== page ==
Family-run farm touted for conservation achievements
COGAN STATION — Dozens of people recently took the road less traveled to visit a beef cattle farm using agricultural best management practices to keep its animals and the surrounding environment healthy.
Ted and Tracey Barbour offered a tour of their family farm Monday evening in Cogan Station as part of the state Department of Environmental Protection’s Northcentral Regional Office’s DEP Connects program, which is meant to connect community members with the department for educational purposes.
The farm tour, also attended by several department and Lycoming County Conservation District officials, showed how conservation and farming can work hand-in-hand.
The Conservation District named the Barbours’ farm “Cooperator of the Year” in 2013 for its environmental stewardship efforts.
Ted Barbour took over the farm from his father in 2005. Previously, the cattle had been pastured with access to a stream, which turned that stream into “a mudhole” — one that eventually feeds the Susquehanna, he said.
By connecting with state and county environmental agencies, Ted Barbour was able to change the layout of his pastures and turn the acreage including the stream into what is called a riparian buffer, meaning trees and plants were added to the stream’s banks in order to provide shade and reduce the nitrogen levels of the water.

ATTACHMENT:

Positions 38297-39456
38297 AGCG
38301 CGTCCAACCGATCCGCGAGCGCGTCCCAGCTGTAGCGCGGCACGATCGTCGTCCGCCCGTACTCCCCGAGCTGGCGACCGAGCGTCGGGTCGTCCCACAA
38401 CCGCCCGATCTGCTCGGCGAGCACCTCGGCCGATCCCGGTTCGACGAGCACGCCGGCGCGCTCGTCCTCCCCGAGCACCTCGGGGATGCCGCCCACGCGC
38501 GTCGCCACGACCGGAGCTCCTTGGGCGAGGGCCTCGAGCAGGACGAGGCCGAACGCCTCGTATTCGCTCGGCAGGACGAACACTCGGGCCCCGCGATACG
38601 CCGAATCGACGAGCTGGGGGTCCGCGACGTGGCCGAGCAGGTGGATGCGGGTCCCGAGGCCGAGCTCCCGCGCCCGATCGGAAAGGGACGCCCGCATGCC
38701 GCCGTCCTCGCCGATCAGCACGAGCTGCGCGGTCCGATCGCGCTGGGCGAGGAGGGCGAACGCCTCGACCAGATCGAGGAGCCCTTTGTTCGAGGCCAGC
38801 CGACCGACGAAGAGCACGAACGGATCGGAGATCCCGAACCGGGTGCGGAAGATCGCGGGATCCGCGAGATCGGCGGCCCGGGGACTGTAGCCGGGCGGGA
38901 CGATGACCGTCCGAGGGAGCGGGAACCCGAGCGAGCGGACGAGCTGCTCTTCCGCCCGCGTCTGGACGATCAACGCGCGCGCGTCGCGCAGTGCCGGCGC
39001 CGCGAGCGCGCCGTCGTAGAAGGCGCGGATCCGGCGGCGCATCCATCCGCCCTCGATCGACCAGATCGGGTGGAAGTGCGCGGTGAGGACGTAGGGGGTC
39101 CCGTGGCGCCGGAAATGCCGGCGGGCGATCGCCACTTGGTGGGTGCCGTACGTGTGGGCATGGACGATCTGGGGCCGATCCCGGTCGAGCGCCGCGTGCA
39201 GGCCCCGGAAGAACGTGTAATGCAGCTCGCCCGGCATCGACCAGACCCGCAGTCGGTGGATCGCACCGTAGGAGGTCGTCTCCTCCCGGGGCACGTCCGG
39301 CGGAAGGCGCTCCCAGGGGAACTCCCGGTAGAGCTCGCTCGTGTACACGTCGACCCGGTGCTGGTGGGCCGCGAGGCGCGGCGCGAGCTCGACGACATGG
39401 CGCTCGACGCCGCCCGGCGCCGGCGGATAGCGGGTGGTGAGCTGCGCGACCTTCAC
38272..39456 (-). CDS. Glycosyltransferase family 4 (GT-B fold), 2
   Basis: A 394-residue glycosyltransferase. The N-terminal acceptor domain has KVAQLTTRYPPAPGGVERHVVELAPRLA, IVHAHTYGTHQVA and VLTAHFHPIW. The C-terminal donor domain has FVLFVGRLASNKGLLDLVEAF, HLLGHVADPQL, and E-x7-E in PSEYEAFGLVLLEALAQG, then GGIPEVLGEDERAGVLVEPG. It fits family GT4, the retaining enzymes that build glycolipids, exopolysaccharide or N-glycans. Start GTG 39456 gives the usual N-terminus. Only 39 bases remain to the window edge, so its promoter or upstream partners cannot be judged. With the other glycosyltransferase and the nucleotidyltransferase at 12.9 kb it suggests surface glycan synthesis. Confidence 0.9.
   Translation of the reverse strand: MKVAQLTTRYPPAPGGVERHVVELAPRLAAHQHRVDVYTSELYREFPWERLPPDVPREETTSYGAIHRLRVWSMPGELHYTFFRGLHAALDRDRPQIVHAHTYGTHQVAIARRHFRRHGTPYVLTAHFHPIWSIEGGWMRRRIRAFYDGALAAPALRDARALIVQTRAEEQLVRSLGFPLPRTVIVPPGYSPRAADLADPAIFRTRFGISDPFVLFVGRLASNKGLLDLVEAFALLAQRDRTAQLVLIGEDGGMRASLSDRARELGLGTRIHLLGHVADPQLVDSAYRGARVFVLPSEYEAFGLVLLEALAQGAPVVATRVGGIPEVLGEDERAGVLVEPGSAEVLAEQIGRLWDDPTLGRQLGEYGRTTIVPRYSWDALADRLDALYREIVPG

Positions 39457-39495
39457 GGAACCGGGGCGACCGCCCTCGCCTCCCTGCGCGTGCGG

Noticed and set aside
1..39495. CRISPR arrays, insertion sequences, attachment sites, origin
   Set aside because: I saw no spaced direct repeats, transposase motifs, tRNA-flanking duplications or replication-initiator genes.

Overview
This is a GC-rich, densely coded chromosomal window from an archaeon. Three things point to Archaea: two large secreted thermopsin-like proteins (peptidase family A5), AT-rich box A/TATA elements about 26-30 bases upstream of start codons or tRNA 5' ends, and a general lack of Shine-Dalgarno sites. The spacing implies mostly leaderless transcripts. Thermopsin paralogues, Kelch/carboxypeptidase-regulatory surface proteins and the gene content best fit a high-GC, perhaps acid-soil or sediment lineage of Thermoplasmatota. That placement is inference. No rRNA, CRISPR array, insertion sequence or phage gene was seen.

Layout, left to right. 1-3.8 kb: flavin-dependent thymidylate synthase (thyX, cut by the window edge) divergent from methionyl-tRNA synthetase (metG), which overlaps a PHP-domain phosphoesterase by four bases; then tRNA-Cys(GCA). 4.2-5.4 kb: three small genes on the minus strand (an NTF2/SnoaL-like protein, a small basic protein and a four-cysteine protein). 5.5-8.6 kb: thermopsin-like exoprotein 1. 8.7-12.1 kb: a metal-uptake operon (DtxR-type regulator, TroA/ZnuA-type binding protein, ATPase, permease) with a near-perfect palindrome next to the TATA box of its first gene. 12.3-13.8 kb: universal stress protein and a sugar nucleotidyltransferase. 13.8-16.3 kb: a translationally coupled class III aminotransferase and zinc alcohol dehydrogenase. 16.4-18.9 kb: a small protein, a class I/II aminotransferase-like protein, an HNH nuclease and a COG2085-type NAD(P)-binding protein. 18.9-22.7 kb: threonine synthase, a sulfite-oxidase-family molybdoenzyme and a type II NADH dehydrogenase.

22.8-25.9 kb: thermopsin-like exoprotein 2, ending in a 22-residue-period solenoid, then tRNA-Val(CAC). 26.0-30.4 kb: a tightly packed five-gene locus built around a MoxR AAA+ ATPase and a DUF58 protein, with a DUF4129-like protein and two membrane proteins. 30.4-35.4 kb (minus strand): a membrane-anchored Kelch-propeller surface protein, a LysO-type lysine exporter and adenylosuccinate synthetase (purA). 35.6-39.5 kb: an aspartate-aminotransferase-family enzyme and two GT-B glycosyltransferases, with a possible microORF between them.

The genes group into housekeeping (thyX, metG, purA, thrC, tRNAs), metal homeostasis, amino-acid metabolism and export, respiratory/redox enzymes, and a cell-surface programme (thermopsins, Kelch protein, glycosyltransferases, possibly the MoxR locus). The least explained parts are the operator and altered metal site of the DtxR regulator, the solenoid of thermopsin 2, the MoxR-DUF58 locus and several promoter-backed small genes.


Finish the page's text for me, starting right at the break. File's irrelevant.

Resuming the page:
Doing so helped clean the stream and cool the water temperature, making it more ideal for aquatic life. Likewise, the general area around the stream became more attractive to an abundance of wildlife, including many types of birds.
“What used to be a mudhole now is pretty dense with trees,” Barbour said.
Cutting off the cows’ access to the stream also may have positive effects on the herd’s health, said Michael Sherman, executive director of the U.S. Department of Agriculture’s Farm Service Agency Lycoming County. Minimizing access to swampy, wet areas can lessen the risk of foot rot and other health problems, he said.
“I’ve grown to expect good herd health because I’ve never known anything else while doing things like this,” Ted Barbour said.
The Barbours used to crop farm before switching to raising cattle for beef. Those cattle are free-range and graze all day, he said.
By keeping his fields high with grass, Barbour creates an “oasis” for birds — raptors can hunt there in the winter and the fields turn into a breeding ground for grassland birds in the spring, said Gary Metzger, vice president of the county’s Audubon Society, who attended the tour with binoculars in hand.
“This kind of habitat is perfect for birds,” he said. “It’s a little oasis.”
Tilling isn’t necessary for the Barbours, which means their soil stays healthy too, added Timothy Heyler, agricultural conservation technician for the Conservation District.
The Barbours also have juxtaposed their nearly-100-year-old barn with rows of solar panels on the southeast-facing roof, harnessing the sun’s rays to power their entire farm. The panels were a $20,000 investment that paid for themselves within about 4 1/2 years, Ted Barbour said.
“It is a hefty initial investment,” he said. “But now they’re a net revenue generator for our farm.”
In addition to the electricity savings, he also earns between $3,400 and $3,500 in solar energy credits each year, he added.
“The Barbour farm is a great example of taking voluntary, incremental, achievable steps that we hope others will emulate,” said Marcus Kohl, North-central regional director for the department. “One-by-one, these best management practices add up to create monumental change in the landscape.”